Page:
The color is a pale yellow which is light for an 18-year-old. Very fruit forward on the nose with banana, papaya, strawberries & cream with a light maltiness running through. Vanilla bean, macadamia nut and lemon curd round things out. Subtle oak with light spice, a drop of water adds a hint of wood smoke. Balanced & beautiful, superb.
On the palate, more papaya, spice and citrus. A backbone of vanilla with light notes of cacao and butter balanced with flaky pastry. Blossoms with water into herbacious elements, mint, sage, arugula. Delicious, again balanced just right, between tropical fruit, citrus and spice.
A long finish, dryness with lemon pepper, walnut skins and toasted oak. Exceptional example of single malt in its purest Speyside style.
"the hardest decision to make here: full marks or not. Actually, no: an even harder decision is trying to work out the leading forces behind this extraordinary nose. This is so in tune and well balanced it is impossible to nail exactly what leads and which follows. Instead, one is left mesmerised by the incredible brittleness of the barley, which seems to snap if you sniff slightly too hard; the sugars at once delicate and fruity yet with the crafted sharpness of a newly forged sword. And those tannins, somehow caught up in the overall firmness, the friability of it all. Has to be the essential Speyside nose..."
"oh wow! When the barley does arrive this beautifully manicured, not a malty molecule out of place? The sugars are as clipped as a 1940's English actor's enunciation, and probably more precise. From somewhere light oils ooze to the surface to ensure some velvet caresses the sword. The oak builds up some steam, but the tannins never once outpoint the sugars and by the mid-ground, when a little cocoa can be detected, honours are even..., so complex it was on about the fifth go I realised just what a vital role those big early spices play;"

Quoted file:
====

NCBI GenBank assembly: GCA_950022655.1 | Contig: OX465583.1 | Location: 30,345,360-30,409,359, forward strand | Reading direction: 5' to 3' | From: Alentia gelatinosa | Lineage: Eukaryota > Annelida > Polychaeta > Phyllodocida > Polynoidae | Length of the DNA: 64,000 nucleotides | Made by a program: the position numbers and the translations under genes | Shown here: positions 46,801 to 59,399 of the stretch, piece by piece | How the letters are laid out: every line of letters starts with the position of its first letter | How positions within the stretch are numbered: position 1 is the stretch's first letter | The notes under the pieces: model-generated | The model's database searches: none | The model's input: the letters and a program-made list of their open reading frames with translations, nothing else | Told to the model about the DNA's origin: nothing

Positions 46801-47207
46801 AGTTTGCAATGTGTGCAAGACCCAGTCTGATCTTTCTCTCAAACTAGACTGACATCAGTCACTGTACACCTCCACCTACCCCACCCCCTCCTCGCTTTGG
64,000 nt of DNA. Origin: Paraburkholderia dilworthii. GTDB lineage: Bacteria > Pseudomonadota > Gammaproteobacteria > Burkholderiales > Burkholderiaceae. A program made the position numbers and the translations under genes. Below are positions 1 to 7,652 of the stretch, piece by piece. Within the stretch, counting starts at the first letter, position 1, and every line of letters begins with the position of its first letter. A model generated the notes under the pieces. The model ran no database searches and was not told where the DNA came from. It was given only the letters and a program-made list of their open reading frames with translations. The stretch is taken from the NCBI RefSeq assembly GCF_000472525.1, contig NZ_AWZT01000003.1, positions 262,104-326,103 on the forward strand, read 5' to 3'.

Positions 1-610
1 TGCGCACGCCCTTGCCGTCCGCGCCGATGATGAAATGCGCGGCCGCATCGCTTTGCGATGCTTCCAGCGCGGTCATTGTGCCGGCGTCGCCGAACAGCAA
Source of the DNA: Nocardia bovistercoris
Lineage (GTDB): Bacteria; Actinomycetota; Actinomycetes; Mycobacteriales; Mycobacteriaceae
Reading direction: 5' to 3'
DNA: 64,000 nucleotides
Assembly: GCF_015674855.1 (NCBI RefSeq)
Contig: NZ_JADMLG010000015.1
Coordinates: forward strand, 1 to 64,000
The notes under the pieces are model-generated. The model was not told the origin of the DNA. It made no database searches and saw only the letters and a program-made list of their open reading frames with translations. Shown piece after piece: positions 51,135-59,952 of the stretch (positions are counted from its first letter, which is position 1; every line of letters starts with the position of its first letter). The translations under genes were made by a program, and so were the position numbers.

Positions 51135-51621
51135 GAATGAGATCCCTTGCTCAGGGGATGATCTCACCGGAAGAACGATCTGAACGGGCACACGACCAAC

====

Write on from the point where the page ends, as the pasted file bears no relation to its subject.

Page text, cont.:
"the firmness here is so complete, that I have only tasted whisky like this in commercially bottled form in pure Irish Pot still and rye, though here without the same intensity of spice you find in either. That said, the spices teasingly impact all the same..."
"the most crystalline, technically sublime Speysider I have tasted in a very long time... I didn't expect to find a better distillery bottled Glen Grant than their superlative 10-year old, I was wrong..."
Jim Murray Whiskey Bible - 97